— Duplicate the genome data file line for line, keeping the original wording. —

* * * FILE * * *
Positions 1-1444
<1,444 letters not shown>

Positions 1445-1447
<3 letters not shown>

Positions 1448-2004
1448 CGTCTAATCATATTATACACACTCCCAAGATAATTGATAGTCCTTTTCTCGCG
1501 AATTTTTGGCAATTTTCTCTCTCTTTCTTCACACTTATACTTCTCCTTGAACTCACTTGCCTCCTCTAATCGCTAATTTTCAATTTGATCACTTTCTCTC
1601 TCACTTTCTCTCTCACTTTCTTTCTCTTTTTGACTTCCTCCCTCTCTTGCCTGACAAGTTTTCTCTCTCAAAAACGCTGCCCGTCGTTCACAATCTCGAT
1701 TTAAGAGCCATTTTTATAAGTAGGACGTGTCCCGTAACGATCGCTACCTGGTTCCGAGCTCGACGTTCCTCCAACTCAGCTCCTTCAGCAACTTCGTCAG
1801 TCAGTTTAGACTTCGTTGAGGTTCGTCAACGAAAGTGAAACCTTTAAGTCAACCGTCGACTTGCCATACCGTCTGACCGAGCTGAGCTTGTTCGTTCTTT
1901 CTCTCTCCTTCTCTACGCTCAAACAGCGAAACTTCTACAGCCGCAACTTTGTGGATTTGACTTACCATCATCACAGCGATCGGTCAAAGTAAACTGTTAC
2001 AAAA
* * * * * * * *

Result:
Positions 1-1444
<1,444 letters not shown>

Positions 1445-1447
<3 letters not shown>

Positions 1448-2004
1448 CGTCTAATCATATTATACACACTCCCAAGATAATTGATAGTCCTTTTCTCGCG
1501 AATTTTTGGCAATTTTCTCTCTCTTTCTTCACACTTATACTTCTCCTTGAACTCACTTGCCTCCTCTAATCGCTAATTTTCAATTTGATCACTTTCTCTC
1601 TCACTTTCTCTCTCACTTTCTTTCTCTTTTTGACTTCCTCCCTCTCTTGCCTGACAAGTTTTCTCTCTCAAAAACGCTGCCCGTCGTTCACAATCTCGAT
1701 TTAAGAGCCATTTTTATAAGTAGGACGTGTCCCGTAACGATCGCTACCTGGTTCCGAGCTCGACGTTCCTCCAACTCAGCTCCTTCAGCAACTTCGTCAG
1801 TCAGTTTAGACTTCGTTGAGGTTCGTCAACGAAAGTGAAACCTTTAAGTCAACCGTCGACTTGCCATACCGTCTGACCGAGCTGAGCTTGTTCGTTCTTT
1901 CTCTCTCCTTCTCTACGCTCAAACAGCGAAACTTCTACAGCCGCAACTTTGTGGATTTGACTTACCATCATCACAGCGATCGGTCAAAGTAAACTGTTAC
2001 AAAA